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How to make your Google Slides shows pop, in 4 easy steps

Find a dynamite (and free!) template, kick things up a notch with video, wrap your head around animations, and more with these Google Slides tips.

How to make your Google Slides shows pop, in 4 easy steps
[Image: NeoLeo/iStock]
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If you’re like most folks who spend their working days living inside presentation software, you probably spend hours and hours on the content itself and mere minutes on the actual look and feel of your deck.

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And while content is king, a little polish and pizzazz go a long way. These quick tips for Google Slides take mere minutes to implement, but they’ll make your content shine.

Start with a template

Your show has substance. Now give it a little style with an eye-catching template. There are several to choose from within Google’s own template gallery but the selection is a bit limited.

One spot to check out is Slides Carnival, which houses a ton of free templates for both Google Slides and Microsoft PowerPoint that can be sorted by color and style. I’m using the excellent Green Circuit template for this article.

Using a template with Slides is as simple as clicking the “Use as Google Slides theme” button, which then opens it up as a presentation inside your Google Slides account.

Spice things up with videos

If a picture is worth a thousand words, a snippet of video ought to leave your audience’s heads spinning (in a good way, of course). Fortunately, Slides makes it just about as painless as can be to insert a YouTube video into your presentation.

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In the top menu bar, click Insert > Video. Next, either search for something on YouTube or click the “By URL” tab to load up a specific video via its link. You can also grab your own custom videos by uploading them to your Google Drive storage first and then using the “Google Drive” tab.

Once you’ve gotten your video inserted into your slide, resize it and position it how you like and take a look at the “Format options” panel on the right.

From here, you can select whether you want the video to play automatically, when you click somewhere on the slide, or when you click its play button. You can also choose to play a certain section of the video using the “Start at:” and “End at:” boxes. And if you’re planning on talking over the video you selected, make sure to check the “Mute audio” box.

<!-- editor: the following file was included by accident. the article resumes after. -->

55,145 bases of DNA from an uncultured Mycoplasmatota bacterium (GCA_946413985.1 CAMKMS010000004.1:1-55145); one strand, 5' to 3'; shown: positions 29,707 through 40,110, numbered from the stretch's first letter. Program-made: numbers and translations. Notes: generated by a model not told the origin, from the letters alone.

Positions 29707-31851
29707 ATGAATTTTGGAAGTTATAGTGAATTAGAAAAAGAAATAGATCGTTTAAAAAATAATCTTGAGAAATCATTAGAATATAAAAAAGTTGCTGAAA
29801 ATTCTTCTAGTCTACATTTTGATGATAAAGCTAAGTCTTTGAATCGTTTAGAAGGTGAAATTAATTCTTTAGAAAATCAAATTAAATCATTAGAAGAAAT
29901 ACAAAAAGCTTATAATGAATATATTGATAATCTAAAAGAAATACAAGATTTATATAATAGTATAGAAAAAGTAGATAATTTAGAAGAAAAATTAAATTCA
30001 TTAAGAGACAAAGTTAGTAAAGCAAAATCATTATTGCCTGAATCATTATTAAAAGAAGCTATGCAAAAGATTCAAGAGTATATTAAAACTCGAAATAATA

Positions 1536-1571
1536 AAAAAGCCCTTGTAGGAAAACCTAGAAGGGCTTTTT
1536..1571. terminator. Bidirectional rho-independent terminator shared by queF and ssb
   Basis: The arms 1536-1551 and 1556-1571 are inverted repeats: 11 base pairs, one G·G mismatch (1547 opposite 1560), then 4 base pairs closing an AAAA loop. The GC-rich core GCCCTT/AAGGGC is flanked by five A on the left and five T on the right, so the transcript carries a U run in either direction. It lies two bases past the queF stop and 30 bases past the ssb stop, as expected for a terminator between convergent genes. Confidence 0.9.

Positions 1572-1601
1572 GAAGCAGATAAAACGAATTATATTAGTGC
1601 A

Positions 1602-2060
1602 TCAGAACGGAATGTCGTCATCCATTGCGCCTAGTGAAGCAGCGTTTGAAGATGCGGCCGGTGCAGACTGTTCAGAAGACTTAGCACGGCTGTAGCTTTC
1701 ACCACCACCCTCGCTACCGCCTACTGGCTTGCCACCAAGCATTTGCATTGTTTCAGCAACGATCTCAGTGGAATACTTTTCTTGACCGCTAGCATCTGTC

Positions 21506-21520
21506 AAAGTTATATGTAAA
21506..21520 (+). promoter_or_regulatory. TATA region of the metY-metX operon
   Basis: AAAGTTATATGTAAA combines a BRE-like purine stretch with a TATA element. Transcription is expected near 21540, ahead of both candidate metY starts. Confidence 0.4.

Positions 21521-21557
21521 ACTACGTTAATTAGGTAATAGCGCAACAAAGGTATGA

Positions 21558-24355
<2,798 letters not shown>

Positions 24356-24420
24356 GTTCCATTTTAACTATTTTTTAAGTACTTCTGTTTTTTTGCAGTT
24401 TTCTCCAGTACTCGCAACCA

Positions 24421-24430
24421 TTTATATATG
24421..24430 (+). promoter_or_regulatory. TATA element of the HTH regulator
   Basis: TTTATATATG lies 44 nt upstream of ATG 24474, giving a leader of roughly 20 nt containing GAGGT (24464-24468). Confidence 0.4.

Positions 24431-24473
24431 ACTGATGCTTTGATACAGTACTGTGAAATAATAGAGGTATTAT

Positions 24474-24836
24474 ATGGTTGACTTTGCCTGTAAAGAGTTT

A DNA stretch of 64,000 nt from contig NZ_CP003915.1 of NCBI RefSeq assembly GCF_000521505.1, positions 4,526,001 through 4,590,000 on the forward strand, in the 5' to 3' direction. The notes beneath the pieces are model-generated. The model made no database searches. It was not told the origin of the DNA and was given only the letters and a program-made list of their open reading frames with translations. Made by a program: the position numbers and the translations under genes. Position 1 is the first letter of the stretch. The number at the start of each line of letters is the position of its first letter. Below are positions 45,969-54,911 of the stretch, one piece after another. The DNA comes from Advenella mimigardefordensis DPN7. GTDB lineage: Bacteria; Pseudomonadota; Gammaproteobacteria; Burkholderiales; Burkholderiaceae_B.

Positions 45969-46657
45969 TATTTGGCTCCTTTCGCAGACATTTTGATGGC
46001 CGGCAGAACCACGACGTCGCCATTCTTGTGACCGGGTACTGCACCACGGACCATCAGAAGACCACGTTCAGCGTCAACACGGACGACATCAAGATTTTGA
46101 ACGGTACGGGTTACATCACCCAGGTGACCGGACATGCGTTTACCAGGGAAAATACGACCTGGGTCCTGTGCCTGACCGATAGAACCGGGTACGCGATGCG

Add some motion with transitions and animations

Keep your audience engaged by adding a little life to your slides. Click Slide > Transition to open up the Motion panel; from there, you can choose how your slides blend together when you click from one to the next, and you can animate a slide’s individual elements like images and text.

Now, transitions are straightforward enough. Under the “Slide Transition” section, simply choose the transition you’d like to use, decide whether to apply it to the slide you’re on or to all slides, and then click the Play button to see what it’ll look like.

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Animations are a little more tricky, especially if you’re going to be animating multiple elements on a slide.

Let’s say we’re going to have the slide’s title fly in from the left. First, select the title, choose “Add animation” from the Motion panel, and select “Fly in from left” from the dropdown.

By default, you’ll need to actually click the slide to make the animation happen. That’s no good, especially when you’re presenting and have your mind on other things. So in the dropdown that says “On click” choose “After previous” instead to make the title fly in when the slide loads.

Now let’s animate a second element, say, an image. Select it, click “Add animation,” and select the animation—let’s use “Fade in” here. Again, it’ll default to “On click,” but you can change that to either “After previous” to make it wait until the title is done flying in or “With previous” to fade it in at the same time.

If you’ve got your animations set up to appear in sequence instead of at the same time, you can reorder them by dragging the objects in the Motion panel up or down. It’s a great feature if you’ve got a lot of complicated, multistep animations to deal with.

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Embed your presentation online

Once you’re ready to share your perfectly pruned presentation with the rest of the world, it’s easy to embed it on your website or blog.

Just click file, “Publish to the web,” and then select the “Embed” tab. Once that’s done, select a size, how frequently to advance the slides, and then whether to start the slideshow automatically or have it loop.

Finally, click the yellow Publish button to get the embed code that you can copy and paste into your site. Done! Your masterpiece is now available for everyone to enjoy.